Popular Ways of Predicting Ovulation

There are several ways to predict ovulation in efforts to know the optimal time to attempt conception. Some methods simply need you to become aware of your body’s changes during the menstrual cycle while others require special equipment.

Ovulation predictor kits can play a key role in determining ovulation. These kits detect a surge in the Luteinizing hormone (LH) that occurs when ovulation is about to take place. LH is released by the pituitary gland and is always in the bloodstream in small amounts. Its job is to stimulate the ovaries into producing and releasing eggs. The LH indicates that ovulation will happen in about 24 to 36 hours. The day the LH surge is detected and the day after are prime baby making time.





There is an array of home ovulation tests and they have been shown to be 99% percent accurate. Home ovulation tests detect the LH surge through chemically analyzing a urine sample.

A basal body temperature thermometer is often considered a necessity in tracking menstrual cycle changes. Basal body temperature (BBT) is your temperature at rest, before any daily activity takes place. A BBT thermometer is a special thermometer with one-tenth degree increments.
BBT will range from 96.0 to 98.0 Fahrenheit during the first two weeks of the menstrual cycle prior to ovulation. As the hormone estrogen increases to prepare for ovulation, BBT will have an upward shift that will range between 0.4 and 1.5 degrees. This shift indicates the egg has been released from the ovary.

While BBT does not change before ovulation happens, it does provide a lot of information about your menstrual cycle. Recording the changes in BBT helps you to be able to predict patterns in future cycles. This method is best when used in conjunction with other natural predictors.

Another technique in predicting ovulation is through the relatively new method of salivary ferning. There is also an initial upfront cost when purchasing a mini microscope to test saliva. Due to an increase in estrogen levels, mucous membranes have been shown to produce more salt as you enter the fertile period of your menstrual cycle. This increase in salt causes saliva to crystallize into fern-like patterns when viewed through a microscope. These fern-like patterns are only present when ovulation is about to begin. During non-fertile periods of the menstrual cycle, dried saliva will create a random pattern of dots when dried and viewed through a microscope.

Studies have shown that ferning begins within one to two days of egg white cervical mucous. Studies also show that using salivary ferning with other body cues can render a 99% accuracy rate in predicting ovulation.

Checking cervical mucus is natural way to predict ovulation. During the non-fertile phase of the menstrual cycle, cervical mucus is non-existent or present in minute amounts. This cervical mucus present during this time will be thick, cloudy and brittle.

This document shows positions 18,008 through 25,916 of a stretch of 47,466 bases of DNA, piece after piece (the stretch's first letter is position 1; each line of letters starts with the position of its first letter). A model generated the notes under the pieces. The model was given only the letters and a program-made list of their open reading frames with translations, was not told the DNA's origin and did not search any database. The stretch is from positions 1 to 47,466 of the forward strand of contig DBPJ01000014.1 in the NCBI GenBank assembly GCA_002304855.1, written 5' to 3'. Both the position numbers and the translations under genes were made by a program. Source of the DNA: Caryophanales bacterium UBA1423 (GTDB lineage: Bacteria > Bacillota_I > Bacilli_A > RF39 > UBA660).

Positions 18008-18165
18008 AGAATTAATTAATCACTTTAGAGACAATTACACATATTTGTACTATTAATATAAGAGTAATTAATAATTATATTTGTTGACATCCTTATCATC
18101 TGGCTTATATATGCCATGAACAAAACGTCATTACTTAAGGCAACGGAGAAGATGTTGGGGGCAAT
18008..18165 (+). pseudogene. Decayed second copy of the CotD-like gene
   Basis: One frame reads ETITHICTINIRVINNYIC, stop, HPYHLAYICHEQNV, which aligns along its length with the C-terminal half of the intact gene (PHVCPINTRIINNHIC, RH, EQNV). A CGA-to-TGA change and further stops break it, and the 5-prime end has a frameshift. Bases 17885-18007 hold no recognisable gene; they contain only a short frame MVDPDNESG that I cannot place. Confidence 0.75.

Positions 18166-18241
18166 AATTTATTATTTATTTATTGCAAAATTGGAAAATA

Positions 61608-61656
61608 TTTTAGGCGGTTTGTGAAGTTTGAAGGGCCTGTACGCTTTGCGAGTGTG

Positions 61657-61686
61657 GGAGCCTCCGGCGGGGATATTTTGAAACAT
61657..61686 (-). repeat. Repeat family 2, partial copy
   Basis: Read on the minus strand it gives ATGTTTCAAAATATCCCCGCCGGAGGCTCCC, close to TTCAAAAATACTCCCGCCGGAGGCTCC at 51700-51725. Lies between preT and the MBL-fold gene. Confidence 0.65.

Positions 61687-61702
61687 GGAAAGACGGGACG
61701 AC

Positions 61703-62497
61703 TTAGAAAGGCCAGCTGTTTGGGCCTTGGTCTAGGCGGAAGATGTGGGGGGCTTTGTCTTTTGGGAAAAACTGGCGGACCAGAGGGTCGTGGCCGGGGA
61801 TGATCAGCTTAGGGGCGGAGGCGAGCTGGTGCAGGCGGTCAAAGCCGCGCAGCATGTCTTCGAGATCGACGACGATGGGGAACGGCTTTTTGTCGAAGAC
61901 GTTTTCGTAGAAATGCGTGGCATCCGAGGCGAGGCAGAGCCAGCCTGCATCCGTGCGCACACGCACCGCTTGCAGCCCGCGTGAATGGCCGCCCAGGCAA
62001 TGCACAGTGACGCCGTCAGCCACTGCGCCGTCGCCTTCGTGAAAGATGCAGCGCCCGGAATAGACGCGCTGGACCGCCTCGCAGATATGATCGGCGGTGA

As your cycle approaches ovulation, estrogen levels increase thereby increasing the amount of salt and water found in cervical mucus. This mucus will begin to increase ten times in volume while becoming slippery, stretchy and clear, often resembling egg whites. This “egg white” mucus indicates when it is time to make a baby.

Also, changes in cervical positioning is an indicator of impending ovulation. Checking the position of your cervix can be difficult. The best way to learn the position of your cervix is to discuss it during your next wellness visit. After menstruation has ended, the cervix will rest low, feel hard, and the opening will be closed. Often, people describe it as feeling like your nose. As ovulation approaches, the cervix will continually soften as it rises to the top of the vagina. At the apex of ovulation, the opening will widen to allow sperm to enter. At this point, it may feel like your lips. When the cervix seems to disappear, it is because it has blended in with the texture of vaginal walls and has risen to high to be reached. This stage is known as SHOW: soft, high, open, and wet.

Finally, an ovulation calendar and fertility chart is an excellent aid when attempting to predict ovulation. A chart is used to record the cyclical changes to predict future patterns based on the previously charted information. The chart provides a place to record the beginning of your period, physiological and emotional fluctuations, BBT, cervical changes, cervical mucus cycles, and ovulation test results.

By testing and recording the changes, you should be able to determine a trend in your cycle. This understanding of your cycle in addition to ovulation tests should help you identify those magical few days when your body is capable of creating a new life. Happy baby making!

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